New direction for Ca Mau’s rice and shrimp farming

by NDO13 February 2021 Last updated at 16:54 PM

VTV.vn - A yellow colour now pervades rice paddies in the Mekong Delta province of Ca Mau, heralding the upcoming harvest season.

The joy of the farmers seems to be multiplied when rice grown in the saline fields is now recognised as a clean product.

Clean rice in saline fields

Nibbling some rice grains which had just turned yellow and were full of sweet fragrance at a corner of a paddy where rice is grown using a new method, the old farmer Trinh Hoang Cung flashed a radiating smile and said “This year’s weather is not very favourable but the rice grains are uniformly healthy. I expect the yield to be no less than 4 tonnes per hectare.”

Mr Cung is Director of the Dan Phat Cooperative, one of the first two agricultural cooperatives in Bien Bach Dong Commune in Thoi Binh District. In 2020 the cooperative cultivated ST24, one of the most delicious rice varieties in Vietnam, on 339 hectares of its shrimp farm.

With that variety, Mr Cung’s family reaped nearly 13 tonnes from 3 hectares in 2019. Although the yield was not high, thanks to following the clean rice cultivation process, all the rice produced by Mr Cung’s family and members of the cooperatives was purchased at a price of VND7,200 per kilogram, helping increase their income from rice by 20-30%.

Thoi Binh District is the hub of Ca Mau’s rice and shrimp industry with about 20,000 hectares, accounting for nearly half of the province’s rice and shrimp farming area.

Thanks to efforts to enhance communication and technology transfer, about 70% of rice-shrimp farmers in the district have switched to rice varieties with higher quality and shorter cultivation periods, grown using organic processes.

Passports to the most demanding markets

For many reasons, some regions in Ca Mau Province have freshwater and saline water seasonally, meaning that during the rainy season, the water is fresh and during the dry season, the water is saline. This makes the land suitable for rice and shrimp farming, a model considered sustainable and in line with nature as climate change becomes more and more severe.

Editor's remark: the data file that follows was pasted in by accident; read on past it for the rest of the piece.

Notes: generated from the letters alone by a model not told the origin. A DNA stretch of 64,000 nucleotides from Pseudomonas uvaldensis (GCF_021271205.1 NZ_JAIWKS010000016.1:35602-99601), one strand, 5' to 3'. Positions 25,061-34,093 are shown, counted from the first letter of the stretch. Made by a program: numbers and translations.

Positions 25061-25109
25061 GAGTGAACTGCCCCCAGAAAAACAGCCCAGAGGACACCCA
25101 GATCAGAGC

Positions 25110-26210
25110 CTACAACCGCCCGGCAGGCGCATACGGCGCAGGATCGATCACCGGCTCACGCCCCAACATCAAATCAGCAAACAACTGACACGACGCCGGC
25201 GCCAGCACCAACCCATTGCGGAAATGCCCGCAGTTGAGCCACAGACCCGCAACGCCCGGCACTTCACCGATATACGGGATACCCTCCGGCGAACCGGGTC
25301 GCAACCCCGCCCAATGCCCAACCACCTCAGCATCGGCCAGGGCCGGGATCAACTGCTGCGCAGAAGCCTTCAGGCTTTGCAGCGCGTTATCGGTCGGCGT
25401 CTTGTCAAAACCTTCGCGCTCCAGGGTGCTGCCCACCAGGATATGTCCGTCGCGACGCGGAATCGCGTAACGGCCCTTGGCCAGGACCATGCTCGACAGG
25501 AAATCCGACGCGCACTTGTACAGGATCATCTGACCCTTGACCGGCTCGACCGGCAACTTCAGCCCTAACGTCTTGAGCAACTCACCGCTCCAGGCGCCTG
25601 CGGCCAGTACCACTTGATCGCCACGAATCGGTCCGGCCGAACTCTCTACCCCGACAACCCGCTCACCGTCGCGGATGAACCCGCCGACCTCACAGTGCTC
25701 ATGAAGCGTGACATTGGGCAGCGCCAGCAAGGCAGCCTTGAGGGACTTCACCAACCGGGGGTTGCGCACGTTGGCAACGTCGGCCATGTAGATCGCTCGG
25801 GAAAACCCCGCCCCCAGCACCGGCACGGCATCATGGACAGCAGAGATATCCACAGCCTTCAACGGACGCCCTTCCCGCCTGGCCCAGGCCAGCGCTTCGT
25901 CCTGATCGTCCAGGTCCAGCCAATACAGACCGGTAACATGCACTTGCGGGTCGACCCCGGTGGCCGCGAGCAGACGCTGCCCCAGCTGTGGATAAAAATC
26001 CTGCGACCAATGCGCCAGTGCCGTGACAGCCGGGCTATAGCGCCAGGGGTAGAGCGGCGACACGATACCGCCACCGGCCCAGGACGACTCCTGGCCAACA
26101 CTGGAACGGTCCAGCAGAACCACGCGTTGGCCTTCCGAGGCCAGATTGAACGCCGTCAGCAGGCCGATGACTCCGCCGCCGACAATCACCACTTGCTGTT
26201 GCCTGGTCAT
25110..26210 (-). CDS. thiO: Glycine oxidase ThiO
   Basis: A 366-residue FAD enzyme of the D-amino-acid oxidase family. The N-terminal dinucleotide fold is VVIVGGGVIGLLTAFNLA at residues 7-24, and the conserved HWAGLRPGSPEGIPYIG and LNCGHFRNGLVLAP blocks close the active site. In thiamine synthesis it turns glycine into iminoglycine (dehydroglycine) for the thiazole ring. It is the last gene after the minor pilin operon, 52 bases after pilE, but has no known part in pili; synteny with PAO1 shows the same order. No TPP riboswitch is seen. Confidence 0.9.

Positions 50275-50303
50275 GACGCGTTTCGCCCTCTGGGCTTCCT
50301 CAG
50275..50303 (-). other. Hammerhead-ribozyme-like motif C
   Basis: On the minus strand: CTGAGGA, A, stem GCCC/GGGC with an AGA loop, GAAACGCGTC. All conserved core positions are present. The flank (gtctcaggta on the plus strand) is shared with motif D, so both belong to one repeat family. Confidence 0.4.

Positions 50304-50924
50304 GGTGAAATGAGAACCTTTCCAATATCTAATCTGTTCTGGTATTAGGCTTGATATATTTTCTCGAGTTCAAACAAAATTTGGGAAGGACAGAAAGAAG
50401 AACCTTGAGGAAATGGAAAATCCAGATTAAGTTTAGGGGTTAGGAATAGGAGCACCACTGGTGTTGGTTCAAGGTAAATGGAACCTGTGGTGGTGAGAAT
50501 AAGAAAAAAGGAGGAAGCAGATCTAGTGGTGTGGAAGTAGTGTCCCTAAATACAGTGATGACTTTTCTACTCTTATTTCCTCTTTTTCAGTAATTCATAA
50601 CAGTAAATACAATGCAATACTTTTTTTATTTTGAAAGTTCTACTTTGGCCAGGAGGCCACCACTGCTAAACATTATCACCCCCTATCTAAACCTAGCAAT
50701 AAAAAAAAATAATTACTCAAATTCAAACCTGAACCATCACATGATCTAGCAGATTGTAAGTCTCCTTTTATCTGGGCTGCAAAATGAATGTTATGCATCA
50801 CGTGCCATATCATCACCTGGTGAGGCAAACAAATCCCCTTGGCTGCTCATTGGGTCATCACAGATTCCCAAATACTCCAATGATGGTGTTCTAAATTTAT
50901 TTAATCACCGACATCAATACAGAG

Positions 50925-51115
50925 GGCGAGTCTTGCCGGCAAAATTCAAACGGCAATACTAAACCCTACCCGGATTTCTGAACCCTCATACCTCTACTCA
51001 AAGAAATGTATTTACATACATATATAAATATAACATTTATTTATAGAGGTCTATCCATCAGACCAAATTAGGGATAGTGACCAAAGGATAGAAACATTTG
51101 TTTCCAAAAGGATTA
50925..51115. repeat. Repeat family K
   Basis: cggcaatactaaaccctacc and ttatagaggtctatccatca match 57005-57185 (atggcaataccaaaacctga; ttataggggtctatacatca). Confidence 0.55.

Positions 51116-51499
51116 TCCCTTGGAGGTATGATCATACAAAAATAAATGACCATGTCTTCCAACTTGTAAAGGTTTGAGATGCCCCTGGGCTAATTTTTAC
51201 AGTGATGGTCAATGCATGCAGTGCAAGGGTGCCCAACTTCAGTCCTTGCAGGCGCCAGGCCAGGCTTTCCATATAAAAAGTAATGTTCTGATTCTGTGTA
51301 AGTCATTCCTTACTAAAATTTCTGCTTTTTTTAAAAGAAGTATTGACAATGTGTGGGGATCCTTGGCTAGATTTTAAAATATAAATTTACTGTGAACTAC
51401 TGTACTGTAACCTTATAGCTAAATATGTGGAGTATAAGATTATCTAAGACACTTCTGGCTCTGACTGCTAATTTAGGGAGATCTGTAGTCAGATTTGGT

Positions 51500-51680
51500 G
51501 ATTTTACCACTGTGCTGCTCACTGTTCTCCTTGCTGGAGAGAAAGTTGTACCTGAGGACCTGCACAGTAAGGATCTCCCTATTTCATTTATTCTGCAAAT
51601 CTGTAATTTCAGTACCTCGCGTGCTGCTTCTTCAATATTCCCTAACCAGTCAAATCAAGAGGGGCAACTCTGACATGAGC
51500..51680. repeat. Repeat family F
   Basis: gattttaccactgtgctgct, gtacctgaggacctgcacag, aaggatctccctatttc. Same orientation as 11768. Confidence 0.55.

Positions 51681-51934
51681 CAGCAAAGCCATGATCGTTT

To date, the rice-shrimp farming area in the province has increased to over 40,000 hectares, of which Thoi Binh is the province’s rice-shrimp farming centre. Thoi Binh Chairman Ly Minh Vung said the district will continue to develop the rice-shrimp farming model in alignment with community-based tourism and adaption to climate change, noting that it is one of the three main measures decided upon by the district Party for the 2020-2025 period.

Ca Mau is adjacent to the sea on three sides so its agricultural production is highly vulnerable to the negative impacts of both weather conditions and climate change. Fully aware of such adverse effects, provincial authorities have stepped up the re-organisation of its agricultural sector.

Ca Mau Director of Agriculture and Rural Development Le Thanh Trieu said the province has decided that agricultural production must follow standard processes in order to create high-quality products certified to have met the requirements of enterprises and the market, and avoiding a situation in which farmers grow whatever they want and follow only traditional practices.

This orientation is expected to help Ca Mau penetrate into the highly promising market segment of clean and safe agricultural products. To date, Ca Mau has successfully built several areas specialising in rice and shrimp farming linked with production and market chains with a combined area of 15,000 hectares, accounting for 19% of the province’s total rice farming area.

Among the ten production and market chains established in Ca Mau, about 700 hectares of organic rice now meet US, EU and Japanese standards, the highest in the world. With these passports, rice and the other agriculture produce of Ca Mau will have more leeway for export to the most demanding markets in the world.


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